NEW Poison Dart Frogs!



TUCSON, Arizona – Reid Park Zoo will make you wanna jump, jump over to meet the new poison dart frogs! The poison dart frog habitat will open to the public 9 a.m. Tuesday June 20, 2017, thanks to a generous Legacy Gift to the Reid Park Zoological Society. These colorful frogs are the first amphibians at the Zoo in more than 10 years.

“In their ranges around the world, amphibians are facing a global decline as their habitats, including their need and access to water, are threatened,” said Zoo Director Jason Jacobs. “Amphibians are key indicator species, which means scientists use amphibians to monitor environmental changes, assess the efficacy of management, and provide warning signals for impending ecological shifts.”

The dart frog habitat was made possible as part of a Legacy Gift to Reid Park Zoological Society. Long-time Reid Park Zoo docents Fran and Ray Armstrong wanted to leave a lasting legacy for future generations.  As a result of their generosity, the new dart frog habitat will now be available to the thousands of children who visit each year – the first of its kind in the Zoo’s Conservation Learning Center.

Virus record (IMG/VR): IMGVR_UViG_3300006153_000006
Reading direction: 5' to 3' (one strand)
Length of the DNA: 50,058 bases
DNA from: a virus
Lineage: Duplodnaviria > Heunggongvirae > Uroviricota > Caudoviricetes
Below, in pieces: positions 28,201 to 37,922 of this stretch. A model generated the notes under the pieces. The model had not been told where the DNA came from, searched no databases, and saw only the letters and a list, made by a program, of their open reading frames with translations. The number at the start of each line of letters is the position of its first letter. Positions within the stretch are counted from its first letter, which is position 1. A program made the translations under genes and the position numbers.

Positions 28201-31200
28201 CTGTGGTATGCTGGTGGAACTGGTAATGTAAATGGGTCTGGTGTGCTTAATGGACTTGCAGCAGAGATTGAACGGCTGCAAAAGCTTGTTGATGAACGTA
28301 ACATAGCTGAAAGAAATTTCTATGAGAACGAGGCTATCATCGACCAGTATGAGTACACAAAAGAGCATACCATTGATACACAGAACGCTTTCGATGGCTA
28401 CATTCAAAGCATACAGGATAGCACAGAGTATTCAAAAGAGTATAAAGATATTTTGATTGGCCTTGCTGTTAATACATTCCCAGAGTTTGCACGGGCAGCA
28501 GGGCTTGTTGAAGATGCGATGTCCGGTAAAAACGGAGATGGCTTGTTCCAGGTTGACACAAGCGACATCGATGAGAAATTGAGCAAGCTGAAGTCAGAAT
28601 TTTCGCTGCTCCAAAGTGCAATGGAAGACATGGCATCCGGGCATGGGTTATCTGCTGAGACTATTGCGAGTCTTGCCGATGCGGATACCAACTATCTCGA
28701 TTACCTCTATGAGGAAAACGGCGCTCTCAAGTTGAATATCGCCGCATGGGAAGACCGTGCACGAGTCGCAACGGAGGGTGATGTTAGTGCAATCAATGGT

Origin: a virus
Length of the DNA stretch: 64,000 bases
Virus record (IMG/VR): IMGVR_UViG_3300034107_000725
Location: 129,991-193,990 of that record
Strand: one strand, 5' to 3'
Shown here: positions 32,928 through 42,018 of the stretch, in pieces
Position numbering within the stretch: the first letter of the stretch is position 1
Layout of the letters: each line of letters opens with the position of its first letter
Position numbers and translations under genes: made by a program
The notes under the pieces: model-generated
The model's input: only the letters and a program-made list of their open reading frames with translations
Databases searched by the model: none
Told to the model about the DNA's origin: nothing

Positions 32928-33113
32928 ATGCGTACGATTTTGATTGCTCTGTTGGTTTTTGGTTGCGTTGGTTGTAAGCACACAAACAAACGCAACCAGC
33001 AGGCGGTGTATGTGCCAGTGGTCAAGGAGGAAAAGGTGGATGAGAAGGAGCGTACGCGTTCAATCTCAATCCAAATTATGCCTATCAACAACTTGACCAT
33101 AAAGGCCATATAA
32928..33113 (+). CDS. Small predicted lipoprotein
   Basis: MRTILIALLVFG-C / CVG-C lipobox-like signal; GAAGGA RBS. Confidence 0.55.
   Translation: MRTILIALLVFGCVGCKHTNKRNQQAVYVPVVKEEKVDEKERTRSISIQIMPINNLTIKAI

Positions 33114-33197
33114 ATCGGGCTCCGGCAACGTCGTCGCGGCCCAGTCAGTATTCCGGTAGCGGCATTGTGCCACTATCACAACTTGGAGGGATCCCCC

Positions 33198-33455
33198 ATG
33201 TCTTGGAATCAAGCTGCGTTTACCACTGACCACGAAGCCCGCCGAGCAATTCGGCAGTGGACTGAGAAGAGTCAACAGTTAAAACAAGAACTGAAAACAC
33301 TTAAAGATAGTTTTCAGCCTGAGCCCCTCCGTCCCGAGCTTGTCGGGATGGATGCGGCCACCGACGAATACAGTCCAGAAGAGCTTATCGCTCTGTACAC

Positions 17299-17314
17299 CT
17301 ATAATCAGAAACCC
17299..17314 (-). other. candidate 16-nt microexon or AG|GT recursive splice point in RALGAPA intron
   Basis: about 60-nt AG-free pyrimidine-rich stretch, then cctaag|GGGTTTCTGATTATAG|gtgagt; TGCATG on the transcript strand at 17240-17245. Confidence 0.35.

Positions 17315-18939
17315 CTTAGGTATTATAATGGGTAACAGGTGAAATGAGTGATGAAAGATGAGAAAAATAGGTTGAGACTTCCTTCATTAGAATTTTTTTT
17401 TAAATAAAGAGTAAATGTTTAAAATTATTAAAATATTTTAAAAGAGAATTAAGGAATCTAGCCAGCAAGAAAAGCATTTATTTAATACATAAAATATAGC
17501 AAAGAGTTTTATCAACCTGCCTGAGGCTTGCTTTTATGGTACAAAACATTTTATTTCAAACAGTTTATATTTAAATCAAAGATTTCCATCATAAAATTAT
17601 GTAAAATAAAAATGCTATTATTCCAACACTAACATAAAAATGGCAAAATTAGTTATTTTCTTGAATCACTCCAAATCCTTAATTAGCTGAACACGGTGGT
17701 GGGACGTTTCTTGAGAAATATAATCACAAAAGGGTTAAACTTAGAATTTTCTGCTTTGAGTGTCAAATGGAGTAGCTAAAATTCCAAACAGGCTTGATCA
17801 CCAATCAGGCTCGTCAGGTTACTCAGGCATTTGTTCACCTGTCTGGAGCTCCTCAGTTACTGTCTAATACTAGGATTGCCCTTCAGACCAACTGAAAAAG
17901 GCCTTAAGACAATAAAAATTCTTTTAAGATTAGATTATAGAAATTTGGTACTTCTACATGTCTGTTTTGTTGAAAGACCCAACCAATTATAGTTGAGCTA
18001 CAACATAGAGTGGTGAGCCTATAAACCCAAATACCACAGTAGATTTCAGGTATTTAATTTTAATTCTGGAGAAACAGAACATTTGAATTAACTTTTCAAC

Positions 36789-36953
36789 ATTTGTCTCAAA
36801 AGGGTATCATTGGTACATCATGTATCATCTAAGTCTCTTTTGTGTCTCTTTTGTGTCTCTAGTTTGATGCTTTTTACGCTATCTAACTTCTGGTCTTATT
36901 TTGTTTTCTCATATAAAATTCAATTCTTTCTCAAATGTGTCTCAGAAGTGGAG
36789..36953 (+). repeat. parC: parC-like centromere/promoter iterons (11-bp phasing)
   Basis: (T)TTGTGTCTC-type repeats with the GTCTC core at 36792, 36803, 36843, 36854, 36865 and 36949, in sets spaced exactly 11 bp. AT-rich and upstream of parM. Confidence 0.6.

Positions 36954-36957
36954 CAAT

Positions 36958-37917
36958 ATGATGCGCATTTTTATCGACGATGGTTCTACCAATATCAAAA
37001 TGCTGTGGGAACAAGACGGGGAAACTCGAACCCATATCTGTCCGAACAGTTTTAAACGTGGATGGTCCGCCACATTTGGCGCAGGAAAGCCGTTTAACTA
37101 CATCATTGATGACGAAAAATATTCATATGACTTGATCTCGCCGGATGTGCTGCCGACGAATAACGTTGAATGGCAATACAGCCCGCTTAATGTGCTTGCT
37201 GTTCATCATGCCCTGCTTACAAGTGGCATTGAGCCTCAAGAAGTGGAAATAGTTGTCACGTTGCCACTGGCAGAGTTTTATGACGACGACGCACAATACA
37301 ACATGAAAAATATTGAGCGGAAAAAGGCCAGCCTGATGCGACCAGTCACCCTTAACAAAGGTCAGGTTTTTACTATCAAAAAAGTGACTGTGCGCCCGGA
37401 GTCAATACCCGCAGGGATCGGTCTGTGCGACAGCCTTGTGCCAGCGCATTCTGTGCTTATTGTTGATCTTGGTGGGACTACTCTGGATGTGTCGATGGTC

“Fran was not large in stature, and similar to the small dart frogs her legacy has had a huge impact on all of us,” said Zoo Director Jason Jacobs. “Through her love of conservation, education and wildlife, she was an inspiration and a role model that taught so many of us so much.”

Poison Dart Frogs can be found in the humid tropical rain forests of Central and South America. The frog’s lifespan is 3 to 15 years. With continuing threats to habitats, some species are endangered or critically endangered. Dart frogs store poisonous toxins in their skin from the insects they consume, making them too toxic to touch. The frogs at Reid Park Zoo eat wingless fruit flies, and therefore do not have any stored toxins.